I was recently asked what it meant that the Administrative Law Judge did not have a Vocational Expert (VE) testify at an individual’s Social Security hearing.
What happens when the administrative law judge does not call the vocational expert to the hearing. Why would the judge do that?
Well, I can’t tell you “why” the judge didn’t have VE. Some judges use VEs all the time, others do not. A VE provides evidence (testimony) about steps 4 & 5 of the sequential evaluation process. Continue reading Is a Social Security disability hearing without a Vocational Expert a bad sign?
A reader asked:
How can a vocational expert have any say on my disabilities and limitations? I mean, I dont get a VE slip to give to my boss when I’m sick.
If a Vocational Expert (VE) says that a limitation shouldn’t prevent you from being able to perform a job, that doesn’t help you find an employer who will tolerate that limitation in the real world.
So, what do you do? Continue reading What if a Vocation Expert at a Social Security disability hearing is full of it
The vocational expert at a Social Security hearing may testify that there is an, “erosion in the job base.” I have had a number of people ask me what this means?
As I wrote about before, the vocational expert’s job is to testify about the availability of different jobs in the national economy. The vocational expert responds to be Administrative Law Judge’s (ALJ’s) hypothetical questions about the effect of limitations on an individual’s ability to perform job duties.
In other words, the vocational expert testifies about what jobs (if any) a person can still do despite their limitations.
However, not every job is performed the same way, and, jobs can be performed differently (with different abilities and limitations) in different industries. Continue reading Social Security disability hearings: erosion in the job base
I was recently asked where Vocational Experts get their information from?
There a number of sources Vocational Experts use:
- The Dictionary of Occupational Titles
- Selected Characteristics of Occupations
- Job surveys performed by the Vocational Expert
- Services Vocational Experts sign up for which provide job titles, requirements and national and regional job numbers.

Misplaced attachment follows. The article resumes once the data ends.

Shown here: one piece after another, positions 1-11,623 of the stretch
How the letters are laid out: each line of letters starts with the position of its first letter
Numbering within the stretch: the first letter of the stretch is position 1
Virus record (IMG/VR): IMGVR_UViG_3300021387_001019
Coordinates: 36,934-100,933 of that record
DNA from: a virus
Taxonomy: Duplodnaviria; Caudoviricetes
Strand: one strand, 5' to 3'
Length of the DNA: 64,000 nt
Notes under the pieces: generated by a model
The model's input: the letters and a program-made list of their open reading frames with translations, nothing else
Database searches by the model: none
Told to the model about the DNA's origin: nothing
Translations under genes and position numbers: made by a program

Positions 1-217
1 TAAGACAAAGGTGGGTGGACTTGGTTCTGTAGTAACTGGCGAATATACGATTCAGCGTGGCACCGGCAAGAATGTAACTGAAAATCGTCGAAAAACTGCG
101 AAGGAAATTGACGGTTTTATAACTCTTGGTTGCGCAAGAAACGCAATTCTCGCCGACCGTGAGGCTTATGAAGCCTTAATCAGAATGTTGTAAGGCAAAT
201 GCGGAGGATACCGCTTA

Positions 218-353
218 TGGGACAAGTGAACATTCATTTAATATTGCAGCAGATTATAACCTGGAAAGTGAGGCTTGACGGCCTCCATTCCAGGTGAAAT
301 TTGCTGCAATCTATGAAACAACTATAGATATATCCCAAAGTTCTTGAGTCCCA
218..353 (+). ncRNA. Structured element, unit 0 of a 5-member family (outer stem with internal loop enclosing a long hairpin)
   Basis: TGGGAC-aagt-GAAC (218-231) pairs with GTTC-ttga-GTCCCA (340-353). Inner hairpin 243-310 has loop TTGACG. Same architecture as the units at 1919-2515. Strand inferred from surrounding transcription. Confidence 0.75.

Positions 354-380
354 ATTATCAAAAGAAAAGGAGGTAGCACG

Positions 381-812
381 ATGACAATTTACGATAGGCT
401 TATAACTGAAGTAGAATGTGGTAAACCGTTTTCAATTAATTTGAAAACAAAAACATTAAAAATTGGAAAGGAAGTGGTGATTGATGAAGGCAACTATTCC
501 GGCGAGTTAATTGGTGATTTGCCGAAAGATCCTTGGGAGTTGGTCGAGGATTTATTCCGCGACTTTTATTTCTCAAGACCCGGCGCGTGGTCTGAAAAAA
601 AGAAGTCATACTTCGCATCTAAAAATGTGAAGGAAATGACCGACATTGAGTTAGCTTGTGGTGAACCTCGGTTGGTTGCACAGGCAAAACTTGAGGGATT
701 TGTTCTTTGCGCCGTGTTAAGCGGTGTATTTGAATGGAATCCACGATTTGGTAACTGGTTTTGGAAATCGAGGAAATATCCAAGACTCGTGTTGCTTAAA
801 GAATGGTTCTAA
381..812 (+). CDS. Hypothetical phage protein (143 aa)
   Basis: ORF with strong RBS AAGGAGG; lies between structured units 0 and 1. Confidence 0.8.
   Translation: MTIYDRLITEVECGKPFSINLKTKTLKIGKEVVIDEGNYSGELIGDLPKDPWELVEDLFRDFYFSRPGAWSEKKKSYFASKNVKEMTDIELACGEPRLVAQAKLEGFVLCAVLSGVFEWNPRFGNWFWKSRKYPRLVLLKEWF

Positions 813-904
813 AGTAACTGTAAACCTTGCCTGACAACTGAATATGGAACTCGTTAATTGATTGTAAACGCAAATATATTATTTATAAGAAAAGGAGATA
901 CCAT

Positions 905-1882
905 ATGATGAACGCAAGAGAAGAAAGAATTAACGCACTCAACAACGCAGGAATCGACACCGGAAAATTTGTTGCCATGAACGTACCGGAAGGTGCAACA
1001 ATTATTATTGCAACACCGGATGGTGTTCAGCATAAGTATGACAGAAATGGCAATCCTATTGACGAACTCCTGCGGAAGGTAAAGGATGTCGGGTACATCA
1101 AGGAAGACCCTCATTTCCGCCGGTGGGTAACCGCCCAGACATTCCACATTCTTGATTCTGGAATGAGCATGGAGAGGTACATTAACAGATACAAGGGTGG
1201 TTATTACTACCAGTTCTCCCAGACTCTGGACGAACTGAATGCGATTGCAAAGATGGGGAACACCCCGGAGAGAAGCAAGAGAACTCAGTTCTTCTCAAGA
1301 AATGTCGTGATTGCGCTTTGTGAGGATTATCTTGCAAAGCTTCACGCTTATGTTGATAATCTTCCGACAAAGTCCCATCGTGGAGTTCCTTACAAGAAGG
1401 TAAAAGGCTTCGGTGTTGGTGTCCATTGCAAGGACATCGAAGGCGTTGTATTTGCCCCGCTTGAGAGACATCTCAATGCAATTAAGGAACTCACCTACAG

If you are working with a lawyer, he or she probably has at least some of these and can verify the skill level, exertional and non-exertional requirements of a jobs the Vocational Expert testified about.
I was recently asked the following:
I had my hearing today. The judge had a vocational rep come in to testify. He said I had two job options.
… I live in a small town that probably does not offer the two jobs the vocational expert said I could do.
Can the judge deny me for being able to do jobs that don’t exist in my town?
First, keep in mind that the Vocational Expert testifies about two things: Continue reading Social Security vocational expert voodoo
Under Social Security regulations, it is not enough to have a disability (a diagnosed medical condition). Your condition has to be severe enough to be prevent you from being able to engage in a “substantial gainful activity;” typically full time, competitive, employment. If you cannot show that your condition keeps you from being able to work, you will probably lose your case.
At the hearing, the Administrative Law Judge (ALJ) has a Vocational Expert testify about the the kinds of jobs are available, and how work-place limitations affect your ability to perform those jobs.
Basically, the Vocational Expert answers two questions for the judge (phrased as hypotheticals):
- Can you still perform any of the jobs you have done over the last 15 years?
- Can you still perform any other jobs which exist in substantial numbers in the national economy?
The judge uses the vocational expert’s answers to decide if you can still work (and therefore, whether you are disabled). This makes the vocational expert’s role extremely important! Continue reading What does the “vocational expert” do at a Social Security hearing?